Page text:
A Family Mystery: The Andrew Jackson Curtis Story

by | Feb 8, 2017 | Clay, Confederate

Submitted by: Jerry H. Padgett and Willis P. Whichard

Andrew Jackson Curtis was the first son of Madison and Sarah Curtis and the brother of our great-grandmother, Julia. He was the second child in a family of nine surviving children when the war started.

In the fall of 1861, at the age of 23, Andy joined an infantry company comprised of Clay County men. He mustered in as a sergeant and maintained that rank until the end of the War.

Andy fought in several battles, but was absent at least once without leave. He was reported “absent on sick furlough” from September through October 1863, perhaps leaving after the battle of Chickamauga, where his brother Joseph (Joe) was wounded. He was in Citronelle, Alabama on May 4, 1865 when Lieutenant General Richard Taylor surrendered all of the Confederate forces in the Department of Alabama, Mississippi and East Louisiana to Major General Richard Sprigg Canby. From there Andy was transported as a Union prisoner to Meridian, Mississippi, where he was paroled five days later.

Once Andy returned home, he found that both of his brothers had died — one in battle and one from disease — while serving the Confederacy. His sister, Elizabeth Curtis Coleman, had also died. Elizabeth had named her second son Andrew Jackson Coleman after his Uncle Andy; presumably, Andy was close to Elizabeth and to William Coleman, her husband.

On Nov. 4, 1867, Andy married Salina Padgett. The 1870 Census recorded “Andrew J. Curtis” and “Minivina S.” (Salina) living in a house separate from, but adjacent to that of his parents.

In 1874, Madison Curtis died, and Andy was named co-administrator of his father’s large estate. Two years later, his mother died. That year, 1876, he was elected a commissioner of Clay County. He held that position until 1878. However, between 1878 and 1880, his wife Salina died of unknown causes, and Andrew was mysteriously classified as a “lunatic.” The 1880 Census lists “Andrew J. Curtis, age 41, insane,” living with his sister, “Rebecca, age 28”and “Hansby McAfee.” The Census reported that Rebecca was “keeping house” and McAfee was working on Andy’s farm. (In February of 1882, before Andy died in October, his guardian paid McAfee $30 as “payment in full for all of the services heretofore rendered.”)

On June 22, 1880, Andrew Curtis was adjudged a lunatic by an inquisition before the Justices of the Peace for Clay County. Sanders Carter, who had married Andy’s sister, Martha, signed the petition to have him adjudged a lunatic. A year later, on July 7, 1881, Carter, appointed Andy’s guardian, paid $l12.55 in expenses from Andy’s assets for conveying him to the Asylum for the Insane, so it was within this time frame that Andy lost his freedom. County Sheriff J. P. Cherry and Carter accompanied Andy to the State Asylum in Raleigh. They traveled by train, and the fact that two men were required might suggest that there was some danger involved. This is interesting because if Andy were not dangerous to himself or his handlers, his extended family probably would have cared for him at home, following the customs of the day. Andy had a large extended family of married sisters, brothers, and cousins. It seems that efforts would have been made by his family to care for Andy at home if his insanity had been manageable.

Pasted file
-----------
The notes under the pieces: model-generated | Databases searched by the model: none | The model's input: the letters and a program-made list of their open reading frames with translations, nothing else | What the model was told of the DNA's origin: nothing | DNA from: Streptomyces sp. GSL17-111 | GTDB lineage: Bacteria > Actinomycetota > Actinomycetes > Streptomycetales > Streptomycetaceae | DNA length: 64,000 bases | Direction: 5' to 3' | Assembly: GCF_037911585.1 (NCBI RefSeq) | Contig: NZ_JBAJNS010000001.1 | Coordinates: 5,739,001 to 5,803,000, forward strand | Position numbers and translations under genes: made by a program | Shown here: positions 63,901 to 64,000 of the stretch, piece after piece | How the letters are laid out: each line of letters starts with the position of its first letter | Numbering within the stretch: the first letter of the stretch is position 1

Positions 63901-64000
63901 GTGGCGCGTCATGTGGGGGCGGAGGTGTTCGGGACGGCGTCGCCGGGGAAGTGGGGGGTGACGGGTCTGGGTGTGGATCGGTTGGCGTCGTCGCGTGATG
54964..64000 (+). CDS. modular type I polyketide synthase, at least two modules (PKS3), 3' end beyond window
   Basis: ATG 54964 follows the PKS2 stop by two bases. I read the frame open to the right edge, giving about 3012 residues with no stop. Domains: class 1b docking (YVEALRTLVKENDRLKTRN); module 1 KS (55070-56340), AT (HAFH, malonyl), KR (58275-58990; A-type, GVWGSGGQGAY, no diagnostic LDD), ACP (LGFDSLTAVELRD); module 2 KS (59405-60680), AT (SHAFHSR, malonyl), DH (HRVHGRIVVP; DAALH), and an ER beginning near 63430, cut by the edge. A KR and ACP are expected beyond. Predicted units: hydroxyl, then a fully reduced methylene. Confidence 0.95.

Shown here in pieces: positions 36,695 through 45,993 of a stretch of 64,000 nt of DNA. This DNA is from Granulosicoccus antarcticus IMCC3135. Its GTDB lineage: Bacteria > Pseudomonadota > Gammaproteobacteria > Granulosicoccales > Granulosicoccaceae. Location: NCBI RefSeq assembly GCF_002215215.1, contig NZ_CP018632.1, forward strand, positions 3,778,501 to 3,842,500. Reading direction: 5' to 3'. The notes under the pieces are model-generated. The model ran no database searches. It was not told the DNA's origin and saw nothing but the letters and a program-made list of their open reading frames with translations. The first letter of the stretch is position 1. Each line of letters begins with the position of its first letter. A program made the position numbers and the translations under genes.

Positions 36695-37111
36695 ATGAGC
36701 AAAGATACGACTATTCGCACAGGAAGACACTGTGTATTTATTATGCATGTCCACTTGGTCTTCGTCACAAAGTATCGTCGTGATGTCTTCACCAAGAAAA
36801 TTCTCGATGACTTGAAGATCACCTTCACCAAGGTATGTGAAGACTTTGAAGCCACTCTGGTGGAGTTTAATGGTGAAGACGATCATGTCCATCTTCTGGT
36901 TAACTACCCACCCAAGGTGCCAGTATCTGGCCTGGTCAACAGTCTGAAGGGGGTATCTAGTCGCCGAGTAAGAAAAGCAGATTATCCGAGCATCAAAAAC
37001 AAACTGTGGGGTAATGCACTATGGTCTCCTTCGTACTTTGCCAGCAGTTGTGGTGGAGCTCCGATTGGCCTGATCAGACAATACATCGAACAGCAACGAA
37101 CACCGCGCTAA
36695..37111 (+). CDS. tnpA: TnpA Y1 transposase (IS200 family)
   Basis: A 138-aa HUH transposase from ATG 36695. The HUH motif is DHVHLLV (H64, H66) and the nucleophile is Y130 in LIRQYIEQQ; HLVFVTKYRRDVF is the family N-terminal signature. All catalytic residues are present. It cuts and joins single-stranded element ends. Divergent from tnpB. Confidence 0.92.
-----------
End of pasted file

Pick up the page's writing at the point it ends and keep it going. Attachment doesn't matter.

It would not be hard to imagine a situation in which Andy suffered what is today called post-traumatic stress disorder. His war experiences, complicated by the reconstruction process in the South, would leave people in sound mind frustrated and confused. Andy might have been angered or embarrassed at having lost the war. Dealing with a culture totally different from that which he had fought to preserve, combined with a feeling of helplessness, would have been depressing. Plus, Andy was grieving the deaths of his wife, mother, father, two brothers, and sister. Mental illness was viewed as a family weakness during those times more so than today, and the family might have covered for many of Andy’s problems. Unfortunately, there is little evidence of a family full of siblings and cousins taking a sick soldier back into its arms with care and concern.

In October 1882, Andrew Jackson Curtis died at the young age of 42 in the North Carolina Asylum for the Insane. His family did not claim his body for burial beside his wife in Hayesville, and he was buried on the grounds of the asylum in what is now known as Dorothea Dix Hospital Cemetery. No records survive about his condition or treatment while at the asylum.

In 1991, a group of volunteers identified and marked the grave with a stone containing Andy’s name and date of death.

According to the documents on file in the N.C. State Archives, there was no administrator approved by the family or the courts for Andy’s estate. Sanders Carter, guardian (not administrator), functioned in that capacity from June 1880 until July 1884. Sanders reported that the worth of the estate was $1,247.81, with disbursements of $650.28 over the two-year period after Andy’s death. The amount distributed to heirs was $597.53. There are lists of farm animals, farming tools, harnesses, wagons, and personal items that Carter sold after Andy died. All of the records indicate that Andy Curtis was a landowner. When Carter was named guardian, one of his first acts was to ask permission to seek a tenant for Andy’s lands. Over the next few years, he kept meticulous records of every penny of income and expense. Yet, nowhere in the records did he mention the sale of land. When he made the final distributions to Andy’s heirs, there was no recorded distribution of land.

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